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Review: Pierre-Laurent Aimard, Beethoven & Ives, Aldeburgh Festival, Snape Maltings, June 17

PUBLISHED: 12:55 21 June 2018 | UPDATED: 12:55 21 June 2018

Pierre-Laurent Aimard plays Beethoven and Charles Ives at Aldeburgh Festival 2018 Photo: Matt Jolly,

Pierre-Laurent Aimard plays Beethoven and Charles Ives at Aldeburgh Festival 2018 Photo: Matt Jolly,

Archant

This was a recital to savour; one of today’s most celebrated pianists playing two outstanding works from the entire piano canon, what more could one ask?

If asked to choose the greatest single work written for the piano many people would probably opt for Beethoven’s monumental Hammerklavier sonata. Written when he was almost completely deaf and increasingly isolated socially, the work pushed the boundaries of sonata form and pianistic technique to new and elevated heights.

The arresting opening figure immediately announces the ambition and Aimard launched us into the vortex of the first movement, exploiting the extreme registers of the piano to the full. The scherzo was, by turns, whimsical, stark and violent before vanishing into thin air.

The slow movement is one of Beethoven’s most profound and original creations and which maintains a remarkable hold over an audience despite its span of twenty minutes. Aimard unerringly guided us on a spiritual journey of rare depth and insight. The probing transition to the finale was perfectly done and the vigorous and virtuosic fugue was delivered with outstanding clarity and elan.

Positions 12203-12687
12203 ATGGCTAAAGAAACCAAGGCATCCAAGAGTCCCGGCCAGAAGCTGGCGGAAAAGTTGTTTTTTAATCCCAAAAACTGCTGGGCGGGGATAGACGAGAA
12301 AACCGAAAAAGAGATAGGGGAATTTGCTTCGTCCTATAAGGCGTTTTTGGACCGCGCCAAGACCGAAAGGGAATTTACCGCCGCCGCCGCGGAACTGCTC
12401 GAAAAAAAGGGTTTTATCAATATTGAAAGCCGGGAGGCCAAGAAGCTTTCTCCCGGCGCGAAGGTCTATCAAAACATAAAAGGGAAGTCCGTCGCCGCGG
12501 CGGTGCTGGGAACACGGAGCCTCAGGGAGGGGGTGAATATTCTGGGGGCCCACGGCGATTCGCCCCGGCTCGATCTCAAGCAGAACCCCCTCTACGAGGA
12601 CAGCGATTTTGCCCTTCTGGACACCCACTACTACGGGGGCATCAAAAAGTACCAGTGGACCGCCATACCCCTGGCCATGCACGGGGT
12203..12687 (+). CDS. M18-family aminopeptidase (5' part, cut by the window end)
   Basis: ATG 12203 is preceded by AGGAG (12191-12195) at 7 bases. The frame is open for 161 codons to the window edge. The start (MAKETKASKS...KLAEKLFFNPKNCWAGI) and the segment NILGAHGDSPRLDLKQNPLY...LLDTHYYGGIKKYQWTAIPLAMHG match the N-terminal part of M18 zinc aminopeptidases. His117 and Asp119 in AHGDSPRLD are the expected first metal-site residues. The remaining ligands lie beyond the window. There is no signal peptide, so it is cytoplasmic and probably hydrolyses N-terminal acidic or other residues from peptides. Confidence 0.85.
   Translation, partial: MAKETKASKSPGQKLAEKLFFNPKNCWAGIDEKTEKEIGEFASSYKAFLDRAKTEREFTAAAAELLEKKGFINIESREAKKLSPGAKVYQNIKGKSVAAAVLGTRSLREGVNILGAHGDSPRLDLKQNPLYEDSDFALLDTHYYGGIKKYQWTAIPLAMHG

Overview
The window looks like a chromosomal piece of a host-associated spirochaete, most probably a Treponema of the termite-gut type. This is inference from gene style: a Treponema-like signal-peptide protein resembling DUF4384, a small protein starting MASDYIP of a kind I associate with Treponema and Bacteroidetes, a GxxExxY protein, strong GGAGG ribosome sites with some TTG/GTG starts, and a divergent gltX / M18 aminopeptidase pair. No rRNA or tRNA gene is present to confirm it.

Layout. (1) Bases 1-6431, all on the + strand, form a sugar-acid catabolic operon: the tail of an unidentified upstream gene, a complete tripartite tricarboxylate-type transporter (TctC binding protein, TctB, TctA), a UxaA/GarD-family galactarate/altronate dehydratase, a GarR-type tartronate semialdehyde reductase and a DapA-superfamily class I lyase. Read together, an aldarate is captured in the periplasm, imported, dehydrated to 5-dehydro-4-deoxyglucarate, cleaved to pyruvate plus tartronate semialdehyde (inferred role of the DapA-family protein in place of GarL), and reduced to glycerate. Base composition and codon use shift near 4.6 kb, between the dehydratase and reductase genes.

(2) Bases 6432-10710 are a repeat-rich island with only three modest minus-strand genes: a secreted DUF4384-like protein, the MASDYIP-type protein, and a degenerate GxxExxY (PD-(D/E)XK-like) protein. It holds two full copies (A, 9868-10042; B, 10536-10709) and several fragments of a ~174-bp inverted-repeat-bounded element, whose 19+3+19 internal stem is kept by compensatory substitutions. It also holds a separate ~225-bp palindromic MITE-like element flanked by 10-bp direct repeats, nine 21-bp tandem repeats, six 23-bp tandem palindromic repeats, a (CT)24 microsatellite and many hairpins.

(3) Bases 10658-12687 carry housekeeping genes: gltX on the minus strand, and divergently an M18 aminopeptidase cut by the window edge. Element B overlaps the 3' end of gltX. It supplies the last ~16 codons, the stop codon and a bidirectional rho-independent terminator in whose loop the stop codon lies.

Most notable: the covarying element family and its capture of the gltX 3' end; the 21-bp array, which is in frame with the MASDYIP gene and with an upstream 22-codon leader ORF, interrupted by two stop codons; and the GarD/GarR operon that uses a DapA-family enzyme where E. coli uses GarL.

The work by Charles Ives carries the full title Piano Sonata No 2, Concord, Mass., 1840-1860 and is a reference to the Massachusetts town where many of the original Transcendentalist thinkers and writers congregated and whose ideas inspired Ives.

Each of the four movements bears the name of a leading figure, in the case of the opening movement, (Ralph Waldo) Emmerson. Arguably this is the least engaging movement despite its use of the opening of Beethoven’s fifth symphony; it is heavily chordal and has a somewhat declamatory, didactic air.

The second movement is more mercurial and Aimard produced a brilliant flurry of notes at the start and an engaging swagger as flashes of ragtime and songs appeared. The sudden stillness of the hymnal chords was a heart-stopping moment and the slow movement took this to more exalted levels.

The final movement rather wonderfully suggests Henry Thoreau’s musings and flute playing at Walden Pond and Aimard quietly and exquisitely drew the curtain on a fascinating musical journey.

Thank-you Pierre, wonderful.

Gareth Jones

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